MEDIUM SPECIFICATIONS & TECHNOLOGY NOTES
Most works are artist's oil paint on canvas (his preferred medium) with some smaller works on canvas board panels.
Only superior brands of artist's oil paint are used (no unproven brands or student quality). Some paintings are
quite large (eg: 1.5sq m or 16 sq ft). All paintings are sealed after completion with a high quality professional
picture varnish. Canvas is primed with gesso prior to painting, and sometimes acrylic artist's paint is used as a
quick background colour or tonal value prior to settling down to painting with his preferred medium, oil paint.
Mostly small to medium, using artists’ quality hard and soft pastels of a well known brand (never student pastels).
Pastels are not ‘fixed’ or sealed because the sealing media changes the colour and tone of the finished work. All
pastels are framed to protect the painting surface.
Are mostly black and white, many drawn directly with artists’ quality Indian ink on gesso primed canvas. Many of the
original ‘Ink on Canvas’ drawings are quite large (up to 1.5 sq m or 16 sq ft), with smaller drawings mainly pencil on paper.
Many of the smaller drawings have been converted to 'mixed media' originals on canvas to make them less prone to damage
, to increase their size and impact as an original, and to allow the finished work to be displayed without needing
to be framed behind glass. Some of the drawings displayed have not yet been finally converted to mixed media, which
means that in some cases the suggested size can be changed before completion if a client wants the final work to be
larger or smaller.
All drawings are ‘fixed’ or sealed after completion.
Victor designed and constructed his own modern etching press to create his etchings (based on Norman Lindsay’s original
press size and design). The etchings are limited edition numbered works from single or double acid etched plates (both
colour and black and white).
All of his 16 public sculptures are bronze and were cast in his own foundry. Two of those sculptures are mixed media,
mainly bronze but also incorporating sections from 316 stainless steel, toughened glass, fabricated copper or brass, and
concrete. All materials used are chosen to last a very long time with minimal maintenance. Many of the works are quite
large, up to 8 metres high and 21 tonnes weight. Two large sculptures incorporate water (fountains) and one of those is
a water driven mobile sculpture.
His current sculpture creations consist of smaller pieces, ‘limited editions’ cast in either bronze or other stated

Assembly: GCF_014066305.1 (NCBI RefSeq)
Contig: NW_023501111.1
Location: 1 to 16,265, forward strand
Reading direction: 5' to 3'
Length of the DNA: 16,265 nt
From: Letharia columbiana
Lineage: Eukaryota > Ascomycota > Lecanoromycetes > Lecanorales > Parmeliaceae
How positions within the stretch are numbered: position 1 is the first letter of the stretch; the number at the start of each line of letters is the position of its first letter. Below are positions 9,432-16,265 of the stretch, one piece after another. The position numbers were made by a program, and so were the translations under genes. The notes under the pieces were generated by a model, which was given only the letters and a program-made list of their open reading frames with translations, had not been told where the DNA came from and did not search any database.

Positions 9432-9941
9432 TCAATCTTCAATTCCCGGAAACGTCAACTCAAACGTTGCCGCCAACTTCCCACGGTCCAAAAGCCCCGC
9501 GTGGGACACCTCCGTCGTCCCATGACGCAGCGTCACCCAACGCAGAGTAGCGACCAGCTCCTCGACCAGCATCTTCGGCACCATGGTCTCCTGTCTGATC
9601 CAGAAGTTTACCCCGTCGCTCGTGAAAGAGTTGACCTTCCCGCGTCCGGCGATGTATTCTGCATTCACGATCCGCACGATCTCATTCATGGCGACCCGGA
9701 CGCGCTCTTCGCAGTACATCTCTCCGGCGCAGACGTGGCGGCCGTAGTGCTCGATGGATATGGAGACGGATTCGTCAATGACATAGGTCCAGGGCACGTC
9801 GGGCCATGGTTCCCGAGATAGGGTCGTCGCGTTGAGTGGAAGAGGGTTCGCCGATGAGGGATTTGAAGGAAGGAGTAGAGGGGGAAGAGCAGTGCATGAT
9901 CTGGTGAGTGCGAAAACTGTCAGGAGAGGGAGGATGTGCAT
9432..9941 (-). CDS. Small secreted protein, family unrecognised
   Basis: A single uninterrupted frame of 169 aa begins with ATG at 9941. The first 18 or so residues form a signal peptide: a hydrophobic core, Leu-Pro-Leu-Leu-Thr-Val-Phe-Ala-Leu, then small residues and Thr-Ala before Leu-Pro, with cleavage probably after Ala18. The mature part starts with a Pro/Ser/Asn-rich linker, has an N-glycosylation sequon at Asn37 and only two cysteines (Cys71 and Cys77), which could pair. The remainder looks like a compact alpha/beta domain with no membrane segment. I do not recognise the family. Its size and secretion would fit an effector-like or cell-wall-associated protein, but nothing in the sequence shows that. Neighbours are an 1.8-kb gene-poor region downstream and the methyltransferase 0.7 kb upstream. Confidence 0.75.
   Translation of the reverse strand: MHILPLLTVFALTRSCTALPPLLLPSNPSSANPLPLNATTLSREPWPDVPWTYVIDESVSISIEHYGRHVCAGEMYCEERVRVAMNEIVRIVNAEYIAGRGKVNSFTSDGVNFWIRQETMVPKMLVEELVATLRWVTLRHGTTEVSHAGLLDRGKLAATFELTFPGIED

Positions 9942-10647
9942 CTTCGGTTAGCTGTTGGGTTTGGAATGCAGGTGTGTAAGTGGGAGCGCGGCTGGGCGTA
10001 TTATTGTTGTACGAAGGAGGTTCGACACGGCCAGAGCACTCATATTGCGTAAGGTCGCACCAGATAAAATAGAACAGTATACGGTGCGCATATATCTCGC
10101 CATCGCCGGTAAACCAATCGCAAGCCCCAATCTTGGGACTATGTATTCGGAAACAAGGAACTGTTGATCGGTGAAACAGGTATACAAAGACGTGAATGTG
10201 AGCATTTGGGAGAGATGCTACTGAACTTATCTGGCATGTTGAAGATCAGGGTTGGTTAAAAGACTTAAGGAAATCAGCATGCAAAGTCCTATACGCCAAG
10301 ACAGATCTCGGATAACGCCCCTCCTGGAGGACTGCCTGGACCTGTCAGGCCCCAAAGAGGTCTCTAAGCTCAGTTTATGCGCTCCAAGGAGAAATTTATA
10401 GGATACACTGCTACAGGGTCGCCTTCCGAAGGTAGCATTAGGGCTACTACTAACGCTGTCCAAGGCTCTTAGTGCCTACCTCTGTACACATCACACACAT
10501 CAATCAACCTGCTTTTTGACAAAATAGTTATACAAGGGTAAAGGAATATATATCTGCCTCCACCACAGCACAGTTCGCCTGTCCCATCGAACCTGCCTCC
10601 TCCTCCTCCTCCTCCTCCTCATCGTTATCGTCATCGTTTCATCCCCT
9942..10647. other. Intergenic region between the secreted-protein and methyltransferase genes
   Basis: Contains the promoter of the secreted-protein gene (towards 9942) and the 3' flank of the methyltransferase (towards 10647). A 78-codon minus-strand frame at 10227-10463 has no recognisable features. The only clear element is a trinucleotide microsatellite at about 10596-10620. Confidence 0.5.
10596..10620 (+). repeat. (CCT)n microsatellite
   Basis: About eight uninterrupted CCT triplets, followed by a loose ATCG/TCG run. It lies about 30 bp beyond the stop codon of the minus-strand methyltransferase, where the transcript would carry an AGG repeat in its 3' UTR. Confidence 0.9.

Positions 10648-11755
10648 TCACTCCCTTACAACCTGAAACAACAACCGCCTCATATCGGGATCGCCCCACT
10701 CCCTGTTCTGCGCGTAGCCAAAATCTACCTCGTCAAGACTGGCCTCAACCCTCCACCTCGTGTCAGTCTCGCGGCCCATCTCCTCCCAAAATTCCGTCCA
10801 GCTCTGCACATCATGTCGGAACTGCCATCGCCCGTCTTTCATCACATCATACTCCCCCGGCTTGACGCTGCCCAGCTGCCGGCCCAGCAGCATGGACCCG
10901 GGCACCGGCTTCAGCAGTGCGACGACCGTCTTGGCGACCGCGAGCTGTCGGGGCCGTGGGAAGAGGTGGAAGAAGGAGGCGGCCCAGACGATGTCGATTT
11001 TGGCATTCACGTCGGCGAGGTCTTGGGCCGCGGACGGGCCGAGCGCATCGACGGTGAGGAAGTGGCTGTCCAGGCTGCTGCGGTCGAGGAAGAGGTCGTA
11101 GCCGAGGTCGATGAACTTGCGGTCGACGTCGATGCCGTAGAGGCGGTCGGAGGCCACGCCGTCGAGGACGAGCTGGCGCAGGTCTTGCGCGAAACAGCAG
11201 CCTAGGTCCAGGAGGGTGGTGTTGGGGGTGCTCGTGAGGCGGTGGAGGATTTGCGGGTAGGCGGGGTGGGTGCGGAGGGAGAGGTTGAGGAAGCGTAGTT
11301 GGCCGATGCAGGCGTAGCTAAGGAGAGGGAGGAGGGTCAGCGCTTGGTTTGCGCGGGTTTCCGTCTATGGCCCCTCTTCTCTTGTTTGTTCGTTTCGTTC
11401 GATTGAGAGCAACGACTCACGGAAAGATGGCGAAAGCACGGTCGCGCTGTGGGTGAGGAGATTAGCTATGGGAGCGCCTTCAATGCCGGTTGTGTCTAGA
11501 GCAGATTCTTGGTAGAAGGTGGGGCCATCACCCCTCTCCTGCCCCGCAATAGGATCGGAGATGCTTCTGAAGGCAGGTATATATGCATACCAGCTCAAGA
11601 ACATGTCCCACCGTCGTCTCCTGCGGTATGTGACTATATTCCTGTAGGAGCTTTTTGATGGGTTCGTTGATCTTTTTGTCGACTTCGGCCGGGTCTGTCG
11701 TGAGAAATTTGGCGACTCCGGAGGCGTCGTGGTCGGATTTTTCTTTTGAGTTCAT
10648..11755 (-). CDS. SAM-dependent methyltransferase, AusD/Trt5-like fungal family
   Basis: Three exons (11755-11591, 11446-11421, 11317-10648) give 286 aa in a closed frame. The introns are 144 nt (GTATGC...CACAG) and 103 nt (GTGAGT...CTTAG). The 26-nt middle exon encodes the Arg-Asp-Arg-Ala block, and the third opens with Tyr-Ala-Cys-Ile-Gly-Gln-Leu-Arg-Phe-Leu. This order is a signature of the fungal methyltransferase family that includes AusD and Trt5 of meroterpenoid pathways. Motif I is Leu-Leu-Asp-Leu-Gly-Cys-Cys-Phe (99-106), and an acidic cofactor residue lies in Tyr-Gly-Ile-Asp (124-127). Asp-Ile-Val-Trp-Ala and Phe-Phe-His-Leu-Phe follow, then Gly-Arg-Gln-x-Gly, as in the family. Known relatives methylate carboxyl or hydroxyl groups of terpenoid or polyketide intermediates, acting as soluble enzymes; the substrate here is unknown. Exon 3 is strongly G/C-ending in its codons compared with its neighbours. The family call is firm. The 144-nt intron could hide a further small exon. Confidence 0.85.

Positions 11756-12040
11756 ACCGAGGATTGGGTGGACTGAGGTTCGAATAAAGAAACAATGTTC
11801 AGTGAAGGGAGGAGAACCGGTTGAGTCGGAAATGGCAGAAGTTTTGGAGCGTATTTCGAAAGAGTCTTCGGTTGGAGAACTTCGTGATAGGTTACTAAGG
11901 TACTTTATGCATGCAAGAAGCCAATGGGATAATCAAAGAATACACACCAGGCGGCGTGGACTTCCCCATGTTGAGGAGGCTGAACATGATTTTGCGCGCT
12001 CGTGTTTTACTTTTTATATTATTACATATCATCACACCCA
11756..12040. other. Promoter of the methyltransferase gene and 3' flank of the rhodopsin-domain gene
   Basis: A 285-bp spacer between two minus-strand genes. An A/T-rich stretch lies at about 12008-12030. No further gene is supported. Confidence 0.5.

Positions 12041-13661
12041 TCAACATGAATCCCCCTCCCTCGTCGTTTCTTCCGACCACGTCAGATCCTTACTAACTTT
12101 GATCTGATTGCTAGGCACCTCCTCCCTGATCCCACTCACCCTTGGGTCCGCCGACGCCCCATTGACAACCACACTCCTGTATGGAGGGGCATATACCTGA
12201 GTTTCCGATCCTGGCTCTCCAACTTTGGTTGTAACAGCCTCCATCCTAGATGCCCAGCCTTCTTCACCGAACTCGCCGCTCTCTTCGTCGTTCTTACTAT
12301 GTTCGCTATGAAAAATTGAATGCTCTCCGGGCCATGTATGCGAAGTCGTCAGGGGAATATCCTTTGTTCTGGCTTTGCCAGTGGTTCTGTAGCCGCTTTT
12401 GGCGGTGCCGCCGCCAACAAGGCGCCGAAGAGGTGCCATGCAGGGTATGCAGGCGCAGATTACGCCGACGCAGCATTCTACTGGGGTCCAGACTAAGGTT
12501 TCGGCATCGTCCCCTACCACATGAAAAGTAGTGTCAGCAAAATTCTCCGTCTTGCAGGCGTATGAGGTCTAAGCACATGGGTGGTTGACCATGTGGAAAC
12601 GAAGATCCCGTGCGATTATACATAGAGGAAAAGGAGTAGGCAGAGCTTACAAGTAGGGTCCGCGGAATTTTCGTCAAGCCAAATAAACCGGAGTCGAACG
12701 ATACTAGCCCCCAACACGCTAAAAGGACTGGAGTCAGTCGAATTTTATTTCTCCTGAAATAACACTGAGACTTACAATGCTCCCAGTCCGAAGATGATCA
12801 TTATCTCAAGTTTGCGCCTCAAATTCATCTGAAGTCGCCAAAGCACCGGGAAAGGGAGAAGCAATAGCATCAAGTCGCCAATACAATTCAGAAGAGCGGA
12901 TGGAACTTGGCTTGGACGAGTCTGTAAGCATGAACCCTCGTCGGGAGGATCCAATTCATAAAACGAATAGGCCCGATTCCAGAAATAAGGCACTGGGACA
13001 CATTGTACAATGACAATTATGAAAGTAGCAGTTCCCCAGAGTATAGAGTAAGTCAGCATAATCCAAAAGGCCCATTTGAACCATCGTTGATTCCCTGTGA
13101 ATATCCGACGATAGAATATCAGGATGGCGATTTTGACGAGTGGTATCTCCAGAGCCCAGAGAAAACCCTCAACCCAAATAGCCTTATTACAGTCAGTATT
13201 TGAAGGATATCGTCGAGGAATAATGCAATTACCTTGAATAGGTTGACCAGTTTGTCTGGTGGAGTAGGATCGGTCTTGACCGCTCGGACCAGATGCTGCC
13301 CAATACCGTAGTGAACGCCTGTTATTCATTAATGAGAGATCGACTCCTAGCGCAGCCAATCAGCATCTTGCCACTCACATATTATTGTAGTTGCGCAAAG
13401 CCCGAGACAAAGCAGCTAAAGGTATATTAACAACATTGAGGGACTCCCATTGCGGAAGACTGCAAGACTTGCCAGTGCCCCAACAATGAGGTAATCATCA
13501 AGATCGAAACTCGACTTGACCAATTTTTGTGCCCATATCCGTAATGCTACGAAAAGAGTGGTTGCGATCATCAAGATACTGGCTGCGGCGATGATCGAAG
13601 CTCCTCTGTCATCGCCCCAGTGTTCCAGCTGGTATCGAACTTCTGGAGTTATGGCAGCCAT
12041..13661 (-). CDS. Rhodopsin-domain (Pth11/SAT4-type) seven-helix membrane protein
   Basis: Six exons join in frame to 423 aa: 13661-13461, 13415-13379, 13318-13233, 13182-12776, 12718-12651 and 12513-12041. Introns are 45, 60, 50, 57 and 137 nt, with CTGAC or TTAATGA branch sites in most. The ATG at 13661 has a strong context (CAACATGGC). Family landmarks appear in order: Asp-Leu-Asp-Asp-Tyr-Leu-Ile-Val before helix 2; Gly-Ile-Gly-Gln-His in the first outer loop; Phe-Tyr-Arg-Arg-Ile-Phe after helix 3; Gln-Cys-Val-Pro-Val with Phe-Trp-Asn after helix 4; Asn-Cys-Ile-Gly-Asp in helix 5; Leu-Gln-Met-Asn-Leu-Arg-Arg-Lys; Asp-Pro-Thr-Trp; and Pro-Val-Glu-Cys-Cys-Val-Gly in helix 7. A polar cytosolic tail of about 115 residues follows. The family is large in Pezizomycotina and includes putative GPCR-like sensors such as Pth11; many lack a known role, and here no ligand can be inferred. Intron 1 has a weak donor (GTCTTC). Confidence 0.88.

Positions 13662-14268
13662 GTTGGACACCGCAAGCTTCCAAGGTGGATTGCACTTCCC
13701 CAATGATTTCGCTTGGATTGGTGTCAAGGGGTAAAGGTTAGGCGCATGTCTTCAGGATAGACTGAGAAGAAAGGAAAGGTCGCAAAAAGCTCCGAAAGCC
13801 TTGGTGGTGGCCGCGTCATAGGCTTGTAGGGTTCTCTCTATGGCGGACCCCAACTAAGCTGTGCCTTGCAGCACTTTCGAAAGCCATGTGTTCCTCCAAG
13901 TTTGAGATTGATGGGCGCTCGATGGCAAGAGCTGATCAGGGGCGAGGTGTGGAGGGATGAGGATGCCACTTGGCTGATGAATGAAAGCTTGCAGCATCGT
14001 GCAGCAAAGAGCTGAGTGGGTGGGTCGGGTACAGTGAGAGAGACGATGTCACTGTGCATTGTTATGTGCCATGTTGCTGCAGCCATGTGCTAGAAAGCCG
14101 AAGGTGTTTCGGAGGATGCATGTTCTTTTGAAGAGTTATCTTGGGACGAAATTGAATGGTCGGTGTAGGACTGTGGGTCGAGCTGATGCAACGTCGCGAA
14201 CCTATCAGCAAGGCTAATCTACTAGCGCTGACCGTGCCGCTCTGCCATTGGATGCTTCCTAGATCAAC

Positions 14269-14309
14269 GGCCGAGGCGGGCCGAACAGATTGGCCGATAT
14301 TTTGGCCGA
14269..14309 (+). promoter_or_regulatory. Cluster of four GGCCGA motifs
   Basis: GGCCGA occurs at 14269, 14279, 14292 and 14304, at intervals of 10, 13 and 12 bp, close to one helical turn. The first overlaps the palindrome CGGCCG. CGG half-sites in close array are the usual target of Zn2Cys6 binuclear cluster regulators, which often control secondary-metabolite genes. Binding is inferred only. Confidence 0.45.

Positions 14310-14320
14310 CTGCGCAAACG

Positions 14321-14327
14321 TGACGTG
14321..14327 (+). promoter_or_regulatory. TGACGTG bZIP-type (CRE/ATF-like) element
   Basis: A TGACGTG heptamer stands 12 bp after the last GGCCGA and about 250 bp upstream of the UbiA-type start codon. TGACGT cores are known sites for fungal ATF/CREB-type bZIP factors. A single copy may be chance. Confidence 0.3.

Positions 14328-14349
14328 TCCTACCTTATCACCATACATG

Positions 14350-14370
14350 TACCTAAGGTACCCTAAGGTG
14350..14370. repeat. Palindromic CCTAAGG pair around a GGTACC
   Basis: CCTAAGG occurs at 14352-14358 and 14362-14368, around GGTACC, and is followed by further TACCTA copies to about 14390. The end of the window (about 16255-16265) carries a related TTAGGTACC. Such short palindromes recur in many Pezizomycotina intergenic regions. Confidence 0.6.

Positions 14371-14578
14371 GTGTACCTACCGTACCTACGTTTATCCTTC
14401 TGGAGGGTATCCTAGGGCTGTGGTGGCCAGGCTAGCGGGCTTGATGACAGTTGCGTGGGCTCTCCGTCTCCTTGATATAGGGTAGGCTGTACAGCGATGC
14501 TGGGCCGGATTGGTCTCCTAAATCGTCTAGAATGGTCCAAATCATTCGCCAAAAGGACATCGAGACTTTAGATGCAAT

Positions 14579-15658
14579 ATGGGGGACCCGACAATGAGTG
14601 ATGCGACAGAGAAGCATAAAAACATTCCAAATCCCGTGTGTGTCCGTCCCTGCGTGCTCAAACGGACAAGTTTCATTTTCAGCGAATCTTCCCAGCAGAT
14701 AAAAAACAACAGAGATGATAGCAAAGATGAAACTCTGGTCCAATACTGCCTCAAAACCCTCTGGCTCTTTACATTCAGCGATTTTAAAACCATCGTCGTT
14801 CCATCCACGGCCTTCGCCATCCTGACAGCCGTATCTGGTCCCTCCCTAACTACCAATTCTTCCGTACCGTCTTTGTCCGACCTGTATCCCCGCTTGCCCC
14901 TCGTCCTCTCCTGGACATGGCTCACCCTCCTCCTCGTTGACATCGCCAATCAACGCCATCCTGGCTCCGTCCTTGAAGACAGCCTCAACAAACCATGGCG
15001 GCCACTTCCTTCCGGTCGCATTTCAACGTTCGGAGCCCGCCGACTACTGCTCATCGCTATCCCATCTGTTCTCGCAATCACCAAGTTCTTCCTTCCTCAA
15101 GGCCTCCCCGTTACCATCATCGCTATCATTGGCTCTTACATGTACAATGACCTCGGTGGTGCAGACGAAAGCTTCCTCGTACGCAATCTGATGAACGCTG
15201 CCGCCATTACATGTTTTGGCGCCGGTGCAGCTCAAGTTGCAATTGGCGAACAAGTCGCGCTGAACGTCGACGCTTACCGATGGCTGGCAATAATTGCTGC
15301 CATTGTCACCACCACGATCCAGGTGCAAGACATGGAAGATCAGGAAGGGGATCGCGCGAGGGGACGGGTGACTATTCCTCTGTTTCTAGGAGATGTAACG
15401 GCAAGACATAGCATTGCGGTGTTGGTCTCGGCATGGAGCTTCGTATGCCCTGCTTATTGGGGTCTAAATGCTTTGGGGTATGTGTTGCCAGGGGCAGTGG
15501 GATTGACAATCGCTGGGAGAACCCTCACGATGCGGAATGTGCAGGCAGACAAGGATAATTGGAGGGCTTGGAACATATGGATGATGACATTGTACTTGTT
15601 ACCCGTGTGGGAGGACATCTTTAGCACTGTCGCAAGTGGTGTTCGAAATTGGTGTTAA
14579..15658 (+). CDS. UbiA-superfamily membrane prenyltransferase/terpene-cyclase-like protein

mediums with long lasting qualities (eg: polyester, concrete, acrylic, etc) and are available for purchase. Bronze
patinas using traditional chemical oxiding, or other special surface finishes on non bronze media are all designed
to last and enhance the works. The acrylic casting of his work, a recent development, is done for him in a specialised
USA sculpture foundry, and the effect of the water clear medium, much clearer than glass, is uniquely beautiful, allowing
the viewer to see the opposite side of the sculpture through its own interior whilst still viewing the exterior surface
Most of Cusack’s paintings are derivatives of his earlier works, often developed by exploring a philosophical idea or
an attractive form to a higher level, or often combining ideas from two or more of his own paintings. A small percentage
of his paintings these days use a digital technique to explore the final painting structure (before actually applying
the brush) by combining high resolution scans of two of his already completed originals in various states of transparency
and size until the result is approaching his desired effect. The result is then produced in very high quality permanent
pigmented inks on canvas to the size of the finished work, and the work then finished by painting directly with
artists oils. This technology is not new and is accepted widely nowadays as authentic original art by art galleries,
commercial and public. The basic discipline Cusack applies is that all his mixed media paintings are identified
as such, and are derived only from his own original images directly sourced from his earlier paintings or drawings. The process
is somewhat like what is sometimes called “Giclee”, but superior in its source and production materials. The digitalised
canvas produced is then used as the base for final painted adjustments, modified and finished using artists oil paint
and a long lasting picture sealer.
Victor’s work often mixes media within a specific work, other examples being pen and wash, or an oil painting over
a thin acrylic background on a gesso undercoat, or Indian ink or art pen on canvas, sometimes with an aquarelle or
coloured ink wash, ink on oil or oil on an ink drawing, etc, but only using compatible long lasting materials. Some
of the working drawings including live model and on site sketches are converted to larger mixed media works on
canvas, making them less prone to damage, also increasing the sketch size and impact as an original, and to allow
the finished work to be displayed without needing to be framed behind glass.
Copyright © 1962-2008, Victor Cusack.
All rights reserved. Use of images prohibited unless by express written permission.